You get one inbox with all of your emails, facebook messages, twitter DMs and LinkedIn messages. This rocks because it means I save heaps of time. Instead of having to go into four different systems, I only have to go into one. What's more, I find it helps me focus on achieving Inbox Zero. If I log into Facebook to check my messages, there's a big temptation to look at the News Feed and before long I'm way off track! is about 1-1 communication and nothing else.

Task management
I've played around with a few task management apps. In my experience, a lot of my tasks come from emails. I wanted a quick and easy way to turn an email into a task. Previously, I'd been using Remember The Milk. It's quite good and there is the ability to forward emails to your RTM account. But it's still a bit clunky for me.

Nimble whacks in task management with your inbox. You can turn a facebook message, an email, a twitter DM into a task really easily.

It also makes it easy to associate a task with a person. I find that I'm far more motivated to get something done if I'm doing it for someone. For example, before Christmas, my job was to come up with the Kris Kringle list (I've built an app to do it). I'd been putting it off until I associated the task with Mum. Suddenly I was doing it for Mum and because I care about my Mum, I did the task right away.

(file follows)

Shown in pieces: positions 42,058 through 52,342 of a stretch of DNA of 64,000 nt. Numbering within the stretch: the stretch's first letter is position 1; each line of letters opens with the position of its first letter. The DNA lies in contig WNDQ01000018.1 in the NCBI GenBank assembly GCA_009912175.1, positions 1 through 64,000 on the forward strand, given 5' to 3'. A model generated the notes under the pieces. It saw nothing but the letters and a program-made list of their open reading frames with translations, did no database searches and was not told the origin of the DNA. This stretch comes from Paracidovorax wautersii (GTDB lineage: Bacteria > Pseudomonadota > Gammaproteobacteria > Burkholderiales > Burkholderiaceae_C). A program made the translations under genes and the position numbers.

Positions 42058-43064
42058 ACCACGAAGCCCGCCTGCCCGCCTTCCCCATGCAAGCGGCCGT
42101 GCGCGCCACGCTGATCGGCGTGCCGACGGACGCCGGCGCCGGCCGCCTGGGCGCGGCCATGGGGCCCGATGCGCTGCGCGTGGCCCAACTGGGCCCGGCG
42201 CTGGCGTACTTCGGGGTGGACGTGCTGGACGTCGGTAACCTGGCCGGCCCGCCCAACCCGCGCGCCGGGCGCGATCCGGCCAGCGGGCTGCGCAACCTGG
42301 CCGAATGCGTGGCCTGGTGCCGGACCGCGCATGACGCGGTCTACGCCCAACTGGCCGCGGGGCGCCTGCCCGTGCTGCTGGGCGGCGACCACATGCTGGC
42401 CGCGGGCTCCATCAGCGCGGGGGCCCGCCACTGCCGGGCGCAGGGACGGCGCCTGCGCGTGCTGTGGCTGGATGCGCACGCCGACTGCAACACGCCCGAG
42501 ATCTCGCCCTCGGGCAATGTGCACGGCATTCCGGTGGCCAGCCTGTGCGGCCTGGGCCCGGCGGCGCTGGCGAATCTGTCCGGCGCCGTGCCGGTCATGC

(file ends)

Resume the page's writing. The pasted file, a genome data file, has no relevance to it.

What I don't like about Nimble
There is one key feature that Nimble doesn't do yet: Follow Up reminders. It's not a deal breaker for me, but it would make it a far better app.

I'll split this into two types: ping reminders and waiting on reminders.

Ping reminders
Keith Ferrazzi advocates the idea of 'pinging' people regularly. He sends out something like 200 emails/phone calls/SMSs per day to stay in contact with his massive database of friends, customers and business partners. His argument is that by sending a short message (pinging), people will keep you 'top of mind' and if there's an opportunity that they come across, they'll flick it through to you because they've been thinking about you.